This is the example Rails application that is used for a refactoring blog post series published on 8thlight.com:
- Getting Rails on Track - Part 1: Models
- Getting Rails on Track - Part 2: Views
- Getting Rails on Track - Part 3: Controllers
The three different branches (
part-3-controllers) build upon each other and show step by step – or commit by commit – how to separate the specific concerns discussed in the corresponding blog posts.
Traditionally Rails follows an MVC approach to structure our application. Models represent database tables—for the most part. Views are the HTML pages we interact with through the browser. Controllers mediate between actions triggered via the view and corresponding modifications on a model (think submitting a form to update a database record).
That's a great and straight forward approach for small applications. But having only three “buckets” to put the different parts of our application into is not enough anymore once our application starts growing.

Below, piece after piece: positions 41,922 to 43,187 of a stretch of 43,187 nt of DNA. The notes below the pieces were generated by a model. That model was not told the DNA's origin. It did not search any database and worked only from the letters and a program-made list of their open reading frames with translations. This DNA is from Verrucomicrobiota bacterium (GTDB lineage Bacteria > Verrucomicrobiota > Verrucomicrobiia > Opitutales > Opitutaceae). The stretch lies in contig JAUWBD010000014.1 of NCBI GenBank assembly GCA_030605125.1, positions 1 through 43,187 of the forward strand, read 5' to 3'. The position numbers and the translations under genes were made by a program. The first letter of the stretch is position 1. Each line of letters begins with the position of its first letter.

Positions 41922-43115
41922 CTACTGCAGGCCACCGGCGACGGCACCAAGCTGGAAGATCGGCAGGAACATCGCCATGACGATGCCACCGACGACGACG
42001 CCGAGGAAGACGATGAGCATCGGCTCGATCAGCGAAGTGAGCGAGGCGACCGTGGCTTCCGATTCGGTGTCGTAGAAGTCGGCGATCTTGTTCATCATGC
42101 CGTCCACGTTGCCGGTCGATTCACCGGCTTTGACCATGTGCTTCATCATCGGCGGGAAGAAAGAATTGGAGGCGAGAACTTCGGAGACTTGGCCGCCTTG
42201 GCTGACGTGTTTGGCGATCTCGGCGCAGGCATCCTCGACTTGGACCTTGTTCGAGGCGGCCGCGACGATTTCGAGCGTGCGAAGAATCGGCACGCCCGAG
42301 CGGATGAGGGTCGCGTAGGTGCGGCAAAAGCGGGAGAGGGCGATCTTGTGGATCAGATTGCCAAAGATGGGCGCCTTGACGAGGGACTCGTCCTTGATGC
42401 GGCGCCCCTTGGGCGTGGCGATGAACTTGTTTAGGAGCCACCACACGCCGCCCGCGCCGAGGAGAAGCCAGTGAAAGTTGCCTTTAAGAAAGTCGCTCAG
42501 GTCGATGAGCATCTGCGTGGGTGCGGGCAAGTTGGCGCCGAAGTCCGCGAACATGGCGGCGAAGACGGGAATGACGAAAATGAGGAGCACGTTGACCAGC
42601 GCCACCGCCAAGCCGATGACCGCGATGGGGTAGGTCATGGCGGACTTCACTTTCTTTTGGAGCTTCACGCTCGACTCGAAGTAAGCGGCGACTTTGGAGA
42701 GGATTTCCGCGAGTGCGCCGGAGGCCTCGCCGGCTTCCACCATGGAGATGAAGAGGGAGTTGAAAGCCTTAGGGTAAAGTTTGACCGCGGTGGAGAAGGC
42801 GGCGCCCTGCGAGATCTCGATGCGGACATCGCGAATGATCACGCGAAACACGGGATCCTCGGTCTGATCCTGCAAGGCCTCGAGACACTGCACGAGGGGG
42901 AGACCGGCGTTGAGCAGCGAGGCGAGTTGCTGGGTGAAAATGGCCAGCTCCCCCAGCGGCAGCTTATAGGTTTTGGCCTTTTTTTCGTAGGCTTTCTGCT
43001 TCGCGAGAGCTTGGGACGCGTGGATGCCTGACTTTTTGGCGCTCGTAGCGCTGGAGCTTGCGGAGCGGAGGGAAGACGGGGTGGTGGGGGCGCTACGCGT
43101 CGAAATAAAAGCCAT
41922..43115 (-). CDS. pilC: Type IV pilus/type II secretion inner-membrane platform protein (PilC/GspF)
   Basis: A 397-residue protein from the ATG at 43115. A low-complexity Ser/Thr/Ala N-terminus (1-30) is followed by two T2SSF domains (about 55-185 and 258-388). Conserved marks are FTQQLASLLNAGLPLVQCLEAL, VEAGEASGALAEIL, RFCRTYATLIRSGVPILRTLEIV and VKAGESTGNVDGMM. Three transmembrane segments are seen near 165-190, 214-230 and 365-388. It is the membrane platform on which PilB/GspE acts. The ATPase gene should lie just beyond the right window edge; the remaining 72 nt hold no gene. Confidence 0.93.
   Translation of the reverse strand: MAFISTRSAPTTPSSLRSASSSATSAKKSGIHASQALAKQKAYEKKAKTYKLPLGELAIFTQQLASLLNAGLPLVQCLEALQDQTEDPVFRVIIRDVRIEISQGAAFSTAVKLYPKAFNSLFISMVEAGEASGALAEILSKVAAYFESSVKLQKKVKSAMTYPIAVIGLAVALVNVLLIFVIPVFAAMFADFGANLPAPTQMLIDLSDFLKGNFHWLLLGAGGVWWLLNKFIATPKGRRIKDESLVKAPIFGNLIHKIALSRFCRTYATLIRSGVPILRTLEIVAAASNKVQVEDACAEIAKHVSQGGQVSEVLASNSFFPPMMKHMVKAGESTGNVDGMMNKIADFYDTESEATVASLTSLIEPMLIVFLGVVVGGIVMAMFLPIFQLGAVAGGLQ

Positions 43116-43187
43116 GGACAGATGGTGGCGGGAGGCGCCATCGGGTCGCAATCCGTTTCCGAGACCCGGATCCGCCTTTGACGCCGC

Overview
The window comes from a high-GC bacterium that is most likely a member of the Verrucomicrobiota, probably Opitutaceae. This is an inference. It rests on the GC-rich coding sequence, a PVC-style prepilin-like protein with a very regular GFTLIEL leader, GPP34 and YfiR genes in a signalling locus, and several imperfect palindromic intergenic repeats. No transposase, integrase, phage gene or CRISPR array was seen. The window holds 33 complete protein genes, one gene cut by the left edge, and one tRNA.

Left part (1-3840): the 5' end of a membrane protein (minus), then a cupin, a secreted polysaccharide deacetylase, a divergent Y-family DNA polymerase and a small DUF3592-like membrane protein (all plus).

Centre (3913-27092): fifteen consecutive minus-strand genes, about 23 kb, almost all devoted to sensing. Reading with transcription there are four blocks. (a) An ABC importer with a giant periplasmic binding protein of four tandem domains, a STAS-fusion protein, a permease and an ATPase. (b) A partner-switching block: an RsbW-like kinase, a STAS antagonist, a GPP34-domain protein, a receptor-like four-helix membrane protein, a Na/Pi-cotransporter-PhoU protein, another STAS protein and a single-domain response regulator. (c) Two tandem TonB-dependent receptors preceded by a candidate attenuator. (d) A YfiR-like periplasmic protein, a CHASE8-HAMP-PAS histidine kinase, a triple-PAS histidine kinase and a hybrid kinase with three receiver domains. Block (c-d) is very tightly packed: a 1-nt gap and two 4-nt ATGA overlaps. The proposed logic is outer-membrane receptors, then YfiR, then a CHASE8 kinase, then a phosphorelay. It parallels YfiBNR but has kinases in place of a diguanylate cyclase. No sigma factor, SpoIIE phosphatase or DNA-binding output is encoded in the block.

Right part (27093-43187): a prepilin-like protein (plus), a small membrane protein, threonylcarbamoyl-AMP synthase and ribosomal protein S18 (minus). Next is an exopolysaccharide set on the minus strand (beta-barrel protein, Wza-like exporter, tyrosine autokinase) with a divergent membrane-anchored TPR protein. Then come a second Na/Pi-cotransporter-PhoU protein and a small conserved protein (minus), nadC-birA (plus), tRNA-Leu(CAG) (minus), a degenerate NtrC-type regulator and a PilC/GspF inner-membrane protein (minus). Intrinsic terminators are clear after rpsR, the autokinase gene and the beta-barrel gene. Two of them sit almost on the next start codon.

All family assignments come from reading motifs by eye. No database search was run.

In the blog post series we're going hands-on through the steps that can help transform the design of a default Rails application into one with clearer responsibilities and that is easier to test.
After cloning the repository make sure to bundle all dependencies.
Then set up the inital database structure and content.
bundle exec rake db:setup
Once that's done start up the application.
bundle exec rails s
The application should be available at localhost:3000 now.
- Ruby 2.3.1
- Rails 4.2.1